For fun, free and interesting programs, visit Voidspace Shareware.
Support Voidspace and, Advertise Here.
Wednesday, October 27, 2004
Well I've done it, I've written a program in a language other than Python - and it wasn't one of the ones I expected to learn.
I admire and envy those who can speak more than one language. They say the language you speak shapes the way you think. More than that though, it shapes the things you are able to think. Computer programming is similar - the language you use affects the way you approach problems. For a while I've known it would make me a much more flexible programmer if I learned another language.
I already have a partial advantage over people who are studying computers now. Don't get me wrong, I'm no expert - I did a year and a half of law at university before dropping out. Now I sell bricks for a living ! I'm not a computer professional. When I was young though, the average CPU was clocking a blistering 4mhz and could address a whole 64 KiloBytes of memory. It made sense to attach LEDs to processors and program them with switches, and it wasn't too serious if you blew a few up. These days the hardware is so phenomenally expensive and complex that you would never dream of doing anything like that. Not only is blowing up a Pentium 4 a serious business, but even if you could learn the pin out, what would you do with it ? Hand program 32 bit machine code to flash lights on and off ? As a result of my early 'hacking' I understand the basic elements of the computer on a physical level - like the data bus, address space, IO handshaking and other gnarly things. Most modern computer users are forced to deal with abstract concepts, that at best are analogies for the physical and electrical processes that are really taking place. Even programmers are sheilded from these 'implementation details'. This is particularly true for users of the modern dynamic languages, where memory management and other painful issues are all handled for us. There is a brilliant article on the subject called 'In the beginning was the command line', by Neal Stephenson. He says it far better than I ever could. I think a copy of it is in the computer section of voidspace.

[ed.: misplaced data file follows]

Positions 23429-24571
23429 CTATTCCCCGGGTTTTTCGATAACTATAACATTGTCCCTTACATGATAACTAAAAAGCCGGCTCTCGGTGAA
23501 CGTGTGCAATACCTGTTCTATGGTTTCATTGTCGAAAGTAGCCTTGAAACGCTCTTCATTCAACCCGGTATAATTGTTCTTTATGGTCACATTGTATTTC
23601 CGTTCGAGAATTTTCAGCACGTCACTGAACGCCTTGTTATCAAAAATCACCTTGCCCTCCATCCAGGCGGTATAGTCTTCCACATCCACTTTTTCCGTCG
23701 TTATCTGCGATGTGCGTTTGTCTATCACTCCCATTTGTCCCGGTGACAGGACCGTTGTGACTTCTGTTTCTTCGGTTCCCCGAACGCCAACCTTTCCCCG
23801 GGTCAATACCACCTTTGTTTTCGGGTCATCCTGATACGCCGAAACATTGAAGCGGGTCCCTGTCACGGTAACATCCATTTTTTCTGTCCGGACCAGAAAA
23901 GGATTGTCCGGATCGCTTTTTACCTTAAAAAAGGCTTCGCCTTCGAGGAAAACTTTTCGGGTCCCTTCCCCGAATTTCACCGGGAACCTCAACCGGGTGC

*sigh* Blogger is failing to publish this...... lots...
posted by Michael Foord on Wednesday, October 27, 2004
Monday, October 18, 2004For a long time I've been looking for a decent 3d graphics engine for use with python. Either a real time game engine with texture mapping or a good renderer. Open source (or at least free as in beer) is also a necessity. Unfortunately all I could find was a collection of half maintained projects that weren't quite what I want. Thanks to a new set of links at Py3d.org I've discovered the nebuladevice.